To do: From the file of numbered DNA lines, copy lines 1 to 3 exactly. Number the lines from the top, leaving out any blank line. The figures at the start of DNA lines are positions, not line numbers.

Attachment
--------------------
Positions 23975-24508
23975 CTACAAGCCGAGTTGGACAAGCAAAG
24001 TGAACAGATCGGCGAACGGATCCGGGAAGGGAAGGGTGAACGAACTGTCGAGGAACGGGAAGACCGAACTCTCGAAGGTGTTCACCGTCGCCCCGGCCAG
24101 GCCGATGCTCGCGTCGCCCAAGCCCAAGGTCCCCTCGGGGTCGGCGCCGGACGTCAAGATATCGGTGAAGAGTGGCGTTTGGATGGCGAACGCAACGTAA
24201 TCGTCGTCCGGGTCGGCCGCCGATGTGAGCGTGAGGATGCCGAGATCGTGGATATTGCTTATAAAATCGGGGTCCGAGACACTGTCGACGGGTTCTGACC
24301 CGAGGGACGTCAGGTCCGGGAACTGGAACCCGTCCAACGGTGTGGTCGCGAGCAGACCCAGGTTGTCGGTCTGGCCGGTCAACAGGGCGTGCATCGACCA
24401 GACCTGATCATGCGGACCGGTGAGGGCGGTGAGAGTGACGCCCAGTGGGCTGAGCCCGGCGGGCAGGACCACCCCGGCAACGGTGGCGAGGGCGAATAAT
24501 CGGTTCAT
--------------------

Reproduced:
Positions 23975-24508
23975 CTACAAGCCGAGTTGGACAAGCAAAG
24001 TGAACAGATCGGCGAACGGATCCGGGAAGGGAAGGGTGAACGAACTGTCGAGGAACGGGAAGACCGAACTCTCGAAGGTGTTCACCGTCGCCCCGGCCAG